HUNTER SAVERY ’20
Trinity College was founded in 1823, nearly 200 years ago, and has built a strong reputation for itself in the intervening years. Yet anyone that knows Camp Trin is aware that it struggles in the area of maintaining a cohesive community, or even, as some would argue, maintaining a community at all. There are many factors influencing the lack of community at Trinity, from the affluent WASPy influence to the lack of campus activism to the general apathy that pervades our little bubble. The communal woes of the college could be chalked up to any of the above and many other issues, but there is one thing that is particularly unusual for a college that came of age during the presidency of James Monroe; an apparent lack of genuine tradition.
Yes, of course, there is the lemon squeezer and the cursed plaque, and complaining about the food at Mather. Unfortunately, I doubt there are many students on campus who know anything about the lemon squeezer, or care about it at all for that matter. Kitchen devices hardly make for compelling traditions. As for the plaque, there are plenty of people who walk around it on the Long Walk, but there are many similar plaques at colleges around the country at places like Brown, Johns Hopkins, and even fellow NESCAC Hamilton. All of the plaques carry the same superstition that stepping on them will prevent the offending student from graduating. The haunted plaque, which actually marks the site of a speech given by President Theodore Roosevelt, may make for a lasting tradition, but avoiding a piece of sidewalk has never built a community. As for other long held traditions, there are few. There is the Bantam and some fantastic architecture, but those are not traditions. Recently the administration has recognized the issue of community at Trinity and there have been attempts to revive or instill tradition at the college, but the gestures often seem forced and are met by the student body with something less than enthusiasm. Even the Festival of Lessons and Carols, a seemingly classic sign of the Christmas season at Camp Trin, is a recent invention. In truth, there are only a few great traditions at Trinity and they mostly revolve around drinking. There is homecoming a tradition at many schools that is given a “Trinity twist” with all of the Range Rovers and golden retrievers. For once the college actually looks how it appears in brochures, that is until one spots the parents drink-ing on the lawns of the frats with their children. The Hansen parking lot, and Vernon Street as a whole, becomes jammed with Bantams of all ages participating in the only true Trinity tradition, drinking. The debauchery during Spring Weekend only confirms the suspicion that drinking is the only tradition binding us Bantams together. Not to mention the destructive pow-er of Trinity’s favorite sport, “Quadding”, which though tremendously enjoyable, always destroys the grass of one of America’s greatest quads.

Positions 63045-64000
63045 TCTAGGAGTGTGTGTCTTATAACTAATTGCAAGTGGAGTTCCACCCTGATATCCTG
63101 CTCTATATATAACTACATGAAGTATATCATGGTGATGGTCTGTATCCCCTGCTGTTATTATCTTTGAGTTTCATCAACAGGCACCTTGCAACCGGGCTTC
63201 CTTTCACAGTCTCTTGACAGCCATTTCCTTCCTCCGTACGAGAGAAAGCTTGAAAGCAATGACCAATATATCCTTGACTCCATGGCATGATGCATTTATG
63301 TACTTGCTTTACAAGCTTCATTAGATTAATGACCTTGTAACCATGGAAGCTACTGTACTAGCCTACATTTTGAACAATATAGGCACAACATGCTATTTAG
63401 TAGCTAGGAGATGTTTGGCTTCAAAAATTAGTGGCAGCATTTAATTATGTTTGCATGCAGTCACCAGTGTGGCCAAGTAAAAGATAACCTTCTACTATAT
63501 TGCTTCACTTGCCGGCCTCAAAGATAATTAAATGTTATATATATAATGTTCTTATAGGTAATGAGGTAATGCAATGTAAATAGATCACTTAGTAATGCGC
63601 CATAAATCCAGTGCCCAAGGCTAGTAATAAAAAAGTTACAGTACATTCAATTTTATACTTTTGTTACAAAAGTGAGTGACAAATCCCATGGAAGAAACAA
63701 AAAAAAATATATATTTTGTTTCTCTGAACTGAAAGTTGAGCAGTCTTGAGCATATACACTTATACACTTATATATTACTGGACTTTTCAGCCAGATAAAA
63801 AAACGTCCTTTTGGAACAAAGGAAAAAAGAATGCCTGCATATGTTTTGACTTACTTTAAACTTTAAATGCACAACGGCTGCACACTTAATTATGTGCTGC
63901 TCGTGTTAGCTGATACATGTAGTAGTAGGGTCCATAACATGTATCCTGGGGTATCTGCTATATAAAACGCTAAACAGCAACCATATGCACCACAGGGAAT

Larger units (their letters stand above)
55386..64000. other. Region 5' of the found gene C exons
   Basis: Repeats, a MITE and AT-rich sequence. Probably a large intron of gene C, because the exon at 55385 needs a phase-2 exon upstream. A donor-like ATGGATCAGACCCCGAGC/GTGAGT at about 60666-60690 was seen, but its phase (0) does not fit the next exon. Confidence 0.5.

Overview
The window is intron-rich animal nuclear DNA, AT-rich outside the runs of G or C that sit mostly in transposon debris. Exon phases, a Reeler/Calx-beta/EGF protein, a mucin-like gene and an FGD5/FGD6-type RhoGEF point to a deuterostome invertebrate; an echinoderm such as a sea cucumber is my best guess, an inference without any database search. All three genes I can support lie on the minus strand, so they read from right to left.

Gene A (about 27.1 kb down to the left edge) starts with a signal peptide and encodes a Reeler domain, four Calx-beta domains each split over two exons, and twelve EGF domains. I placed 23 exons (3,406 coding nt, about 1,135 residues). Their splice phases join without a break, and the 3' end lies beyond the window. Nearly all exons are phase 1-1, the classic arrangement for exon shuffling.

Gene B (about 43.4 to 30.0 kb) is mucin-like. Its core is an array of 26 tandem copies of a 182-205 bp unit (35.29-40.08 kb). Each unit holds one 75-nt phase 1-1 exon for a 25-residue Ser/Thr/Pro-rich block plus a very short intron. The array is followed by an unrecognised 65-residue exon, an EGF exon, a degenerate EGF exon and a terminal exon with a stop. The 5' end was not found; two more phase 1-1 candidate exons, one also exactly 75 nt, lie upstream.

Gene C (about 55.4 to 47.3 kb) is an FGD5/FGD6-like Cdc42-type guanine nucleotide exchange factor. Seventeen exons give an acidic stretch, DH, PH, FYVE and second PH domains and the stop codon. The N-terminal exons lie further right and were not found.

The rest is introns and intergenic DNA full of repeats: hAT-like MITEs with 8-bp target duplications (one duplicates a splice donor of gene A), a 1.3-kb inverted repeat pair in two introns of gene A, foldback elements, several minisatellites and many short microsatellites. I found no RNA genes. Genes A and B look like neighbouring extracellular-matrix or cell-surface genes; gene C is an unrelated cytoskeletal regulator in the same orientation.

Goldberg’s knows the communal power of drinking all too well, that is why almost all of their profits come from late night orders. Unfortunately, Goldberg’s is another tradition about to fall by the wayside. With its impending closure, Trinity will lose the common experience of mozzarella sticks at 1:30 in the morning.
If Trinity is interested in fostering community, it needs to dig deep within its rich his-tory and find something better than a lemon squeezer and more healthy and constructive than drinking together. With nearly 200 years of heritage one would think it would be easier to find a tradition worth keeping. It is not that there is no tradition at Camp Trin, the emphasis is just put in the wrong places. Forget the lemon squeezer. Let’s celebrate the overlooked aspects of our college: Medusa, the Trinity Film Festival, and sledding on stolen Mather trays. Tradition is there and need not be forced by the administration.
Excessive Drinking is Trinity's Most Known Tradition
HUNTER SAVERY ’20
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